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China's Short-Sighted Move to Eliminate Less Lucrative College Majors

The Chinese Ministry of Education will eliminate fields of study from which fewer than 60 percent of graduates get jobs.


The latest twist in the debate over the purpose of a college education comes from China, where entire fields of study will be eliminated because they don't lead to jobs. The Chinese Ministry of Education announced last week that college majors from which the employment rate for graduates falls below 60 percent for two years in a row will be downsized or axed completely.

The Chinese government hasn’t announced which majors could be on the chopping block, but according to The Wall Street Journal, some schools are already cutting programs in areas of study—Russian, for example—that don’t directly prepare graduates for the country’s manufacturing sector.

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A World Without English Majors? Why Colleges Should Tell Students About Job Prospects Before They Commit

The U.K. wants to require schools to disclose employment data by college major.

Recent college grads still looking for full-time employment—or faced with the prospect of moving back home to live with mom and dad—are probably cursing their English and philosophy degrees. But while they're sending out resumes and getting rejected, in May there were 2.6 million unfilled jobs. The problem is that many of those positions are in science and tech—fields that most grads simply aren't prepared to enter. Now officials in the United Kingdom are proposing an interesting solution to the mismatch between majors and job prospects. They plan to require colleges to collect data about the employment and salary prospects of each degree. That way, majors with a poor employment track record will be "named and shamed" and the degrees with the worst records several years in a row would eventually be axed.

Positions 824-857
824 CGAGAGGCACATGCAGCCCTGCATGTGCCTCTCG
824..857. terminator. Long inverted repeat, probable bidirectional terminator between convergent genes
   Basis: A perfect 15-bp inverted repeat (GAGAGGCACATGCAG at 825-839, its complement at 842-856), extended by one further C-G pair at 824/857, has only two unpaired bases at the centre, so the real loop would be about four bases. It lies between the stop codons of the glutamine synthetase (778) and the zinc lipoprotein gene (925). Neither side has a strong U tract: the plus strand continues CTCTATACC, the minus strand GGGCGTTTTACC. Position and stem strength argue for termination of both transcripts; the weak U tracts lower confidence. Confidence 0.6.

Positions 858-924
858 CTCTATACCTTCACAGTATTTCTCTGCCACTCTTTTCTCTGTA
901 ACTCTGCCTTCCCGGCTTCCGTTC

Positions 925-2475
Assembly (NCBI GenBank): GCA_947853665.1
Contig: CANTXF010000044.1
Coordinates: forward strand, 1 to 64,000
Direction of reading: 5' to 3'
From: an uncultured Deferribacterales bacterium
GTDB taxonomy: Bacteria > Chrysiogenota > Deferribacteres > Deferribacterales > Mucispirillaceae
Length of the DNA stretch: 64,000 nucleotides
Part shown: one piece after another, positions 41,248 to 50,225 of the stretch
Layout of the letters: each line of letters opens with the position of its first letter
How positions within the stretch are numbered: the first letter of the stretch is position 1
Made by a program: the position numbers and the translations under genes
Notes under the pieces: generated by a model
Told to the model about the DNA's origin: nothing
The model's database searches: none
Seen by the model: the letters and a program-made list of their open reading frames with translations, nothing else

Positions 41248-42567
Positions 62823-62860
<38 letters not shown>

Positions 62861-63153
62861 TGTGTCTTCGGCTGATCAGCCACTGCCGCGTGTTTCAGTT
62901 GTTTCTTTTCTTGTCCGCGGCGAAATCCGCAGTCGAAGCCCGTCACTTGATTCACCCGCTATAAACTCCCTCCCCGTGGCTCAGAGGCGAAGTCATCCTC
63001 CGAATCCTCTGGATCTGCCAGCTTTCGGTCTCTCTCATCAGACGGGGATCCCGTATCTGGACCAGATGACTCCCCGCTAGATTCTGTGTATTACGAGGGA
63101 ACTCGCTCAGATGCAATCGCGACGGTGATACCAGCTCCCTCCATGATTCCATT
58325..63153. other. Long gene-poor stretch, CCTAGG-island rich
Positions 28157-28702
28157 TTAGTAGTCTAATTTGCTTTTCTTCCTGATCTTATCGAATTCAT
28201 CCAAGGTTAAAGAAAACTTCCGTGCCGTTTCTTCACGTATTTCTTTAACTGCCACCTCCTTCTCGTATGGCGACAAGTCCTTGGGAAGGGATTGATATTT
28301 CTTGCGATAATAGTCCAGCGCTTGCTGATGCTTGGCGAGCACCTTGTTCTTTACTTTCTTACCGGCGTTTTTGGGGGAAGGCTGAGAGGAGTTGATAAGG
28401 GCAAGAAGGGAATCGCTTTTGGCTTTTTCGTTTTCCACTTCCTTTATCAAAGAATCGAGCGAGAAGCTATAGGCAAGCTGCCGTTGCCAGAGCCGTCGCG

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A College Degree in Three Years? Why America Needs to Get on Board

Three-year degree programs save money and help students get on with their lives, but American students aren't signing up. They should be.

You'd think that given the spiraling cost of college, American students would jump at the chance to finish up school in three years instead of the typical four. With a three-year accelerated degree, parents have to fork over less cash for tuition and room and board, the family's loan burden is lighter, and students can get on with their career plans earlier. How does this not make sense? But despite the best efforts of both public and private universities to promote accelerated programs, students are sticking with the four-year college tradition. That's too bad because a three-year degree is a smart idea that we should be adopting.

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According to the court system, brain scans aren't quite yet ready to be used for lie detection, but a University of California Irvine School of Medicine scientist named Richard Haier believes that the answer to one's optimal career choice could be divined from peering inside his or her skull.

By comparing brain scans of 40 people (taken with magnetic resonance imaging, or MRI) with their results on a battery of tests that measured skills such as memory, spatial reasoning and analytical abilities, researchers were able to map mental faculties.

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According to a study from the Federal Reserve Bank of New York (pdf), you are what you major in. More specifically, what you choose to study influences your political beliefs and civic behavior later in life.

Researchers at the Fed looked at students who chose to study economics in the years 1976, 1986, and 1996 at four universities: Florida Atlantic, Purdue, the University of North Carolina, and the University of Nebraska-Lincoln. Among their findings: The more econ classes a person took in college, the more likely they were to be a Republican. Students who majored in business were less likely to engage in time-consuming activities, such as voting in the 2000 presidential election, or volunteering for a cause.

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